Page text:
The soldiers reportedly recovered weapons and a grenade from a cabinet inside the mosque, in Alat. However, in an interview in the Philippine Daily Inquirer, a local religious leader has said that some of those arrested were cleaners working at the mosque, and others were homeless people sheltering there.
They are now held in Sulu Provincial Jail, in the southern Philippines. A team from the local office of the Philippine Commission on Human Rights (CHR) tried to visit them there, but the warden refused to let them in. It is not known whether the detainees have been allowed access to lawyers or their families. According to the CHR, the local police are preparing charges against them.
Background At least 80,000 people are reported to have fled their homes in Jolo since the Philippine armed forces launched a major offensive on 16 September, reportedly deploying 4,000 air and ground troops in an attempt to rescue 19 foreign and local hostages held by the Abu Sayyaf. The Philippine Secretary of Defence, Orlando Mercado, is reported to have said that the offensive was also intended to 'destroy the Abu Sayyaf' so that the government could 'retain its respect and dignity'. Since the start of the military offensive, two French journalists held captive by the Abu Sayyaf have escaped and 12 Filipino preachers have been rescued. Another Filipino, who has been in captivity for more than five months, is still unaccounted for, as are three Malaysians and an American. Some 53 alleged Abu Sayyaf members have been arrested.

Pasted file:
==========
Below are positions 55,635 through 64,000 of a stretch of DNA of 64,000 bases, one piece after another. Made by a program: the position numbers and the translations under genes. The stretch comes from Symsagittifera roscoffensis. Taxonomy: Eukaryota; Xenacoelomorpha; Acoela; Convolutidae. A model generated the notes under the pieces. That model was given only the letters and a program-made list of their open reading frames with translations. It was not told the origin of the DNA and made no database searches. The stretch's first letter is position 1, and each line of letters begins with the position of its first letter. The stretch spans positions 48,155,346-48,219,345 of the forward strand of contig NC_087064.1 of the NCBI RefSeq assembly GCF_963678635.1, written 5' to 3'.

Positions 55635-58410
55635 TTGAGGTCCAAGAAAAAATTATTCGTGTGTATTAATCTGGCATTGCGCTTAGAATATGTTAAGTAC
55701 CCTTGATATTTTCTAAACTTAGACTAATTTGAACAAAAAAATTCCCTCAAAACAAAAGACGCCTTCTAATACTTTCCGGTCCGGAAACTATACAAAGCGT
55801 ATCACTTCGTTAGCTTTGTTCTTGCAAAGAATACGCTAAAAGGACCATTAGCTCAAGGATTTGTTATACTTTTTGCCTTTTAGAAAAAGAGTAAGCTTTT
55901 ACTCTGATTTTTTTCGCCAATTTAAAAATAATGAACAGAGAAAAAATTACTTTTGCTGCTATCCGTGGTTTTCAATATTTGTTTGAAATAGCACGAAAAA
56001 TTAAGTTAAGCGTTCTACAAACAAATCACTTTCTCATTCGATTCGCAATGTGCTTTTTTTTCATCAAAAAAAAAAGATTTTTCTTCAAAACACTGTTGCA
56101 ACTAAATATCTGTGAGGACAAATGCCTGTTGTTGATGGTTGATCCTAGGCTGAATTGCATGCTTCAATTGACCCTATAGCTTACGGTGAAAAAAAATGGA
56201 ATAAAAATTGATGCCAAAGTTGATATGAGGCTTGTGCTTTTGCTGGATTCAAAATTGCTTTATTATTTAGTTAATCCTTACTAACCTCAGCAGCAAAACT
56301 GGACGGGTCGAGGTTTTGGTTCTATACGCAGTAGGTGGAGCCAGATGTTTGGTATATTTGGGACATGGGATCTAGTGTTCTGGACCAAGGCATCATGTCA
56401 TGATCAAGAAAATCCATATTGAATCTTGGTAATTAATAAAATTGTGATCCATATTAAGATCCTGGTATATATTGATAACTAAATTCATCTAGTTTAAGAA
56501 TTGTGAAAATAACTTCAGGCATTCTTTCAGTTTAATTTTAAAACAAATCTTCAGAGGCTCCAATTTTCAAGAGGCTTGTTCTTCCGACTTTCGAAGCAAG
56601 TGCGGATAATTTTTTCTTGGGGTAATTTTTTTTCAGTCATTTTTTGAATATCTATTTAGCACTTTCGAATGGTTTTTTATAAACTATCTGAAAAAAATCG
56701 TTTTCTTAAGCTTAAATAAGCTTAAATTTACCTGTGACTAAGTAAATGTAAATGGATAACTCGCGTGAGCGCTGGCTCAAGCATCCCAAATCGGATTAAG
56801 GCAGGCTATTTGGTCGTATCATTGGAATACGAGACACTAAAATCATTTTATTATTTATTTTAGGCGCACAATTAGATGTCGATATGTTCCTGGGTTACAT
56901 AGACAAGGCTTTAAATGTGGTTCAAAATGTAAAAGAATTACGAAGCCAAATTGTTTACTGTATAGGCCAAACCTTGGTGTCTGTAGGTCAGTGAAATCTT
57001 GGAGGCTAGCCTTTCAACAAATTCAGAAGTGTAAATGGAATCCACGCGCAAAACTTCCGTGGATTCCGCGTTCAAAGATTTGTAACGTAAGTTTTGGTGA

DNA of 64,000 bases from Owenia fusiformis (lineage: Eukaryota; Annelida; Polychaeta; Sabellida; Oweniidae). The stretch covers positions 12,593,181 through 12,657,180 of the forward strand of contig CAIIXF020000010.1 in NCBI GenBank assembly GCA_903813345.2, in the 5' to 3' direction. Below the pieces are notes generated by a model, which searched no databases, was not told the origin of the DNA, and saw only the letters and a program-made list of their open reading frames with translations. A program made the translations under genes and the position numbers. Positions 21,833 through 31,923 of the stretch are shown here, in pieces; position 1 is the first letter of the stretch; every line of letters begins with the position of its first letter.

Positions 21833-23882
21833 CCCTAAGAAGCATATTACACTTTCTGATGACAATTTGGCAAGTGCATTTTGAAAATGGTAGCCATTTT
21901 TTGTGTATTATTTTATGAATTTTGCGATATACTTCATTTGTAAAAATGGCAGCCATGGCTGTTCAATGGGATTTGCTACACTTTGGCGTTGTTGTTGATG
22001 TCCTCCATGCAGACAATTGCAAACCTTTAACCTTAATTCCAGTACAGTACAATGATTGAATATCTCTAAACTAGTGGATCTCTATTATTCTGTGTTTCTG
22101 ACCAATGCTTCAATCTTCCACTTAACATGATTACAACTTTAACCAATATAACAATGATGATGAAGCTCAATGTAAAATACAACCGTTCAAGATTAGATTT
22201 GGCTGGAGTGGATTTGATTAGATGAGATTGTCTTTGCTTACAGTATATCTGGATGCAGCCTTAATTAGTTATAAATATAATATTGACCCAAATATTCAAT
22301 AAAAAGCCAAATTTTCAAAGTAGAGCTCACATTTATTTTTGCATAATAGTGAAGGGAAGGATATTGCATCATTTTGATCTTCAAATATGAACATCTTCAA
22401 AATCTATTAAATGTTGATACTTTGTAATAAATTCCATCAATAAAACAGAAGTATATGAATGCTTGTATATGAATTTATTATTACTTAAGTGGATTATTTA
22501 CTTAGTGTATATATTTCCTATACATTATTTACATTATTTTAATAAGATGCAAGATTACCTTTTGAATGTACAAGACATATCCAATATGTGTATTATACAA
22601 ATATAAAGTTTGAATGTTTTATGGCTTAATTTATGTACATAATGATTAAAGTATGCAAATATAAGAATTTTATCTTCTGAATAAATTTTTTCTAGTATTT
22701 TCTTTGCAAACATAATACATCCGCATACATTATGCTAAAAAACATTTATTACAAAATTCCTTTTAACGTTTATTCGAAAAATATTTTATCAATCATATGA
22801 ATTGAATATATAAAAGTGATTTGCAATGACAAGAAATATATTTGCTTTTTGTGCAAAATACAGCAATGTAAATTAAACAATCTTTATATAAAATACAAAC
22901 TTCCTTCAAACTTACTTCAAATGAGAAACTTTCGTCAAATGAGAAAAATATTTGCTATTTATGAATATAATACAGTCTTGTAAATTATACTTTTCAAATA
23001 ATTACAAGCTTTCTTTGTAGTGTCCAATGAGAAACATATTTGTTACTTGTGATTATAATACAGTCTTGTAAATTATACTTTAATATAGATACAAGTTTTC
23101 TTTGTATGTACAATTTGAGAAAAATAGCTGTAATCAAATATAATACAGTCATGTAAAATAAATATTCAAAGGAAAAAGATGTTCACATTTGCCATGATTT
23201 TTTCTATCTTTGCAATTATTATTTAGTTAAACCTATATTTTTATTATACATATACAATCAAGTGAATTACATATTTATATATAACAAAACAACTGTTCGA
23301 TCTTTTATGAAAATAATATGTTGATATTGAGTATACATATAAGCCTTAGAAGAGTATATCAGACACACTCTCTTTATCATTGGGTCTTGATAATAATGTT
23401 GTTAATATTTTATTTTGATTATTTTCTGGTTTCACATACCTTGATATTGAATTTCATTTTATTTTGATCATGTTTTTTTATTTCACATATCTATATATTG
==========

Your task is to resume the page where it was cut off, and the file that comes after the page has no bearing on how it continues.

There have been persistent reports of human rights violations by the armed forces against the civilian population of Jolo since the beginning of the offensive. Civilians fleeing the conflict have told local journalists that the armed forces have carried out indiscriminate bombings, resulting in civilian casualties, summary executions, arbitrary arrests and ' disappearances ' of suspected Abu Sayyaf sympathisers. These reports are difficult to corroborate, because the armed forces control access to affected areas and all telephone lines, including mobile networks, have been cut.
The Abu Sayyaf, based in the Sulu archipelago of the southern Philippines, is believed to have several hundred armed members, some of whom profess Islamic ideologies. It has made political demands, but also engaged in criminal activities, including extortion. It has committed grave human rights abuses, including killings and hostage-takings, and is believed to have increased its support after reportedly receiving large ransom payments for the recent release of western hostages.
Amnesty International has condemned abuses by the Abu Sayyaf and has urged it to cease the practice of hostage-taking.
Amnesty International members are writing to the head of the Armed Forces of the Philippines on behalf of the following: Binajar Hussein, Alber Ulavedes, Nasser Lalil, Radzmil Salahi, Radjae Alvares, Nur Arabani, Salih Salahi, Alnasir Alih Parijal, Mobin Sappayani and Jalton Ahman.